Georgia’s strength in championship game: Lack of injuries
ATLANTA — When Kirby Smart left Alabama to become the coach at Georgia, it was widely thought he would bring Scott Cochran, the Crimson Tide’s longtime strength and conditioning coordinator, with him. The two were very close, their wives and children close.
But Cochran opted to stay at Alabama, and Smart turned elsewhere. And in one of those twists of fate that can sometimes decide a championship, Georgia ended up with Scott Sinclair.
“I think the Scott we got has been probably the biggest blessing and asset for our program,” Smart said. “He’s been kind of the unknown secret to the fact that we’ve been very fortunate.”
When Georgia and Alabama meet to decide the national championship on Monday, they look evenly matched in most every area. But there’s one place Georgia definitely has an advantage: injuries.
Alabama has had perhaps its least healthy season under Nick Saban, and it got worse in the Sugar Bowl, when two starters were lost for the Monday game: Outside linebacker Anfernee Jennings and guard Lester Cotton. Star safety Minkah Fitzpatrick also injured his kidney and had to be taken to the hospital on Tuesday, but said he was healthy to play on Monday.
“I can’t even tell you the number of guys that we have out, but it’s a pretty significant number,” Saban said.
Georgia, on the other hand, will be without its third-string tight end, Charlie Woerner, who injured his leg in the Rose Bowl. Starting inside linebacker Natrez Patrick is also away from the team because of off-field issues. Otherwise, Georgia should have everyone available on its two-deep.
Some of it may be luck. Alabama has suffered some injuries this year that were just freaky and not seemingly tied to strength.
But Cochran, giving a rare interview on Saturday, fully endorsed the idea that injuries fall on his staff.
“For sure. You put it on the strength staff. I know I do. Any time there’s any kind of injury I try to figure out so it never happens again,” Cochran said. “So trying to figure out how you get bigger, faster, stronger, but fix those injuries too before they happen. You’ve got your rehab. We’re trying to do pre-hab also.”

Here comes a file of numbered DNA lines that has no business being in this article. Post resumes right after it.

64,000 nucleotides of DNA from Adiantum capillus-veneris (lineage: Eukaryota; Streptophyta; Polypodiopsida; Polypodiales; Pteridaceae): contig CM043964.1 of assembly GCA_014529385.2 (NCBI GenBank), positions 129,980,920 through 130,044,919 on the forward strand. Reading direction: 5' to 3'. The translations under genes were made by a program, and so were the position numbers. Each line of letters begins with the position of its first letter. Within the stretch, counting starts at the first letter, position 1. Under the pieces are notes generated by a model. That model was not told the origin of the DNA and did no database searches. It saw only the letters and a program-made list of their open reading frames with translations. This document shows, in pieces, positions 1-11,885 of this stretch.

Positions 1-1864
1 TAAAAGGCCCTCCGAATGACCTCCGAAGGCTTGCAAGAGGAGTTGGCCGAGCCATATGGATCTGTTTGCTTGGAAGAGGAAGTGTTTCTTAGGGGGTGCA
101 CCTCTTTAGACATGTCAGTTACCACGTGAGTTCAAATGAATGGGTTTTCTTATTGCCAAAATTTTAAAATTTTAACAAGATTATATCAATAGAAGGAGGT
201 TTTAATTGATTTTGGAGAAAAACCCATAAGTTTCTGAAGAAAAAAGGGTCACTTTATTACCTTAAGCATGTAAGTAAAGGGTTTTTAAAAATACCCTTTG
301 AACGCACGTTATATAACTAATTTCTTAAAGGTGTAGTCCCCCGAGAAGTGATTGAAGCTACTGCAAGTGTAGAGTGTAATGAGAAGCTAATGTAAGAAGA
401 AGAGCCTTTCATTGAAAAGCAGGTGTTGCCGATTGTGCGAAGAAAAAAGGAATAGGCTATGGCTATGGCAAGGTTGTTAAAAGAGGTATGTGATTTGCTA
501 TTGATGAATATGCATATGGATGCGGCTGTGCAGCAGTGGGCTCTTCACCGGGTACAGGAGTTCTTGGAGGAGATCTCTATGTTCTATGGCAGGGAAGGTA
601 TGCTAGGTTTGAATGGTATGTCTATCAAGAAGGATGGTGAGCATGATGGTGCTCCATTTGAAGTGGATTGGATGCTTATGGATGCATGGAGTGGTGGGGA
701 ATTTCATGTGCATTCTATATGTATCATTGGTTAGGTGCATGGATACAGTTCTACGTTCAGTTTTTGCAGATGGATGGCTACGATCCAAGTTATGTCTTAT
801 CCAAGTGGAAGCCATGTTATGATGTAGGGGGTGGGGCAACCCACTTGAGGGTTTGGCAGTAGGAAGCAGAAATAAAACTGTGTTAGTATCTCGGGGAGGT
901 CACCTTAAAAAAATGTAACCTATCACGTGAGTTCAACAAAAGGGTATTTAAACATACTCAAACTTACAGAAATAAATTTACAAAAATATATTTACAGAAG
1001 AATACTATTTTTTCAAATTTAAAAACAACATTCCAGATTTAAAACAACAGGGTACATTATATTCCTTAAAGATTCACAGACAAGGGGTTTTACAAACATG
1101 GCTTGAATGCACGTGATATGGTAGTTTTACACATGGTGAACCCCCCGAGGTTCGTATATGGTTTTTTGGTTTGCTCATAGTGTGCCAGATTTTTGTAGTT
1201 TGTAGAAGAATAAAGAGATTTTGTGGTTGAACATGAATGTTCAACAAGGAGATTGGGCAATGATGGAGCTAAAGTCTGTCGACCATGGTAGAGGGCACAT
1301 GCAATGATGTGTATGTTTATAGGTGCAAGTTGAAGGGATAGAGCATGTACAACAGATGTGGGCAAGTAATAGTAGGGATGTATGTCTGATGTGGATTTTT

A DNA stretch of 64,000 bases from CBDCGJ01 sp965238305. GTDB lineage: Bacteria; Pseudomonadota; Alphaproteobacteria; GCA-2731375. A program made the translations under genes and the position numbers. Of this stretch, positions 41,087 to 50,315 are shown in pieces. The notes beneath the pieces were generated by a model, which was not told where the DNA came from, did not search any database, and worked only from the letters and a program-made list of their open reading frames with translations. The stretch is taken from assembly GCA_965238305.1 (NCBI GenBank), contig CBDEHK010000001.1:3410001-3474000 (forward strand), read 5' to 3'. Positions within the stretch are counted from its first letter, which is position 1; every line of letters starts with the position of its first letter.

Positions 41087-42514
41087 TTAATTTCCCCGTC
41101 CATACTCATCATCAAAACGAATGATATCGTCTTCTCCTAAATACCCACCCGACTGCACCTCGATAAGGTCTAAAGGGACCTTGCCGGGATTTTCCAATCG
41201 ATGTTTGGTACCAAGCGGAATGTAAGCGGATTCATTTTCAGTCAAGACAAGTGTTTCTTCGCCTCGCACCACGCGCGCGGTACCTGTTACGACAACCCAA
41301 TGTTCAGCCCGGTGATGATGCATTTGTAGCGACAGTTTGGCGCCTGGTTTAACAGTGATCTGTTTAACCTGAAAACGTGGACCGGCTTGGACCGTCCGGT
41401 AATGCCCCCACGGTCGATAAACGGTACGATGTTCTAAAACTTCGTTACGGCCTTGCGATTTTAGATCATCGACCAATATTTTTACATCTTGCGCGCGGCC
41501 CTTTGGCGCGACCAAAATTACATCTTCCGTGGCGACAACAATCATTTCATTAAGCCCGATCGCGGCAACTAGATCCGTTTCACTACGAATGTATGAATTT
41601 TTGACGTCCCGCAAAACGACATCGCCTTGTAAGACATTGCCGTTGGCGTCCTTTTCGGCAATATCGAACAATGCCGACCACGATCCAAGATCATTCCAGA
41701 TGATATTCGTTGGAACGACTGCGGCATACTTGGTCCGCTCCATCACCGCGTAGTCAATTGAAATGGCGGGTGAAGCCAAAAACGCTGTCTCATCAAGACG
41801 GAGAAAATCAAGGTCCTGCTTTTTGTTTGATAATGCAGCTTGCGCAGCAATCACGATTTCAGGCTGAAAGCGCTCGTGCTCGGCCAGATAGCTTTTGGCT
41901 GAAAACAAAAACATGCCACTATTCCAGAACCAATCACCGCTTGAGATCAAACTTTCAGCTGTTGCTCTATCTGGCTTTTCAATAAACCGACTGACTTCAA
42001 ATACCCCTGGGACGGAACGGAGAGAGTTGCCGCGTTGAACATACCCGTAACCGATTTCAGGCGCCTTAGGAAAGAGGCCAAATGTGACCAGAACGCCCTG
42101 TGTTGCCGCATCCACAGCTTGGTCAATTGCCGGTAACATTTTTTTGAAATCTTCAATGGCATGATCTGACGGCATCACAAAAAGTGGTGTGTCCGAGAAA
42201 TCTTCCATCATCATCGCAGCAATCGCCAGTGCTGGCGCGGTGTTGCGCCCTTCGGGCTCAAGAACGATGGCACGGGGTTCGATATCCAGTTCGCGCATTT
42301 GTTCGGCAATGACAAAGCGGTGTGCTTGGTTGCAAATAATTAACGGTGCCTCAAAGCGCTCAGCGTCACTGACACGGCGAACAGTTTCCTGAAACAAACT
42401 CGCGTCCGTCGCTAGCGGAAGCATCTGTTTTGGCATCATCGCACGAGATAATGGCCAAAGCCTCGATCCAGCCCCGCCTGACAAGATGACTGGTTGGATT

That has made this season as tough as Cochran has ever faced, he said Saturday. And the challenge comes not just with dealing with the fallout of the injuries, but also maintaining the strong in-season regimen that Alabama has made a staple of its program.
Smart brought that idea to Georgia too, part of the culture change: Work hard not only in the offseason but during it, in order to increase endurance and help avoid injuries.
Cochran was asked about Georgia’s lack of injuries — not only this season, but last season — and asked if it was due to what Sinclair had done, or just luck?
“All of the above,” he said. “I think it definitely has to do with hats off to the staff, trainers, strength coaches, practice plan. All of that plays a role, I believe. Because you’re competition is going to practice so hard that guys are overachieving constantly that they’re pushing themselves. There’s an injury zone, so to speak.”
Alabama has been in that this season. Georgia has, with few exceptions, not been. It could be the underrated factor in Georgia’s favor on Monday.
“When you look at injuries and how well you’ve been able to survive injuries and not have injuries, we’ve been really, really, really fortunate that we haven’t had many injuries, and I think that’s a credit to your strength and conditioning staff,” Smart said. “And Scott Sinclair is by far and away the best in the country to me at that.”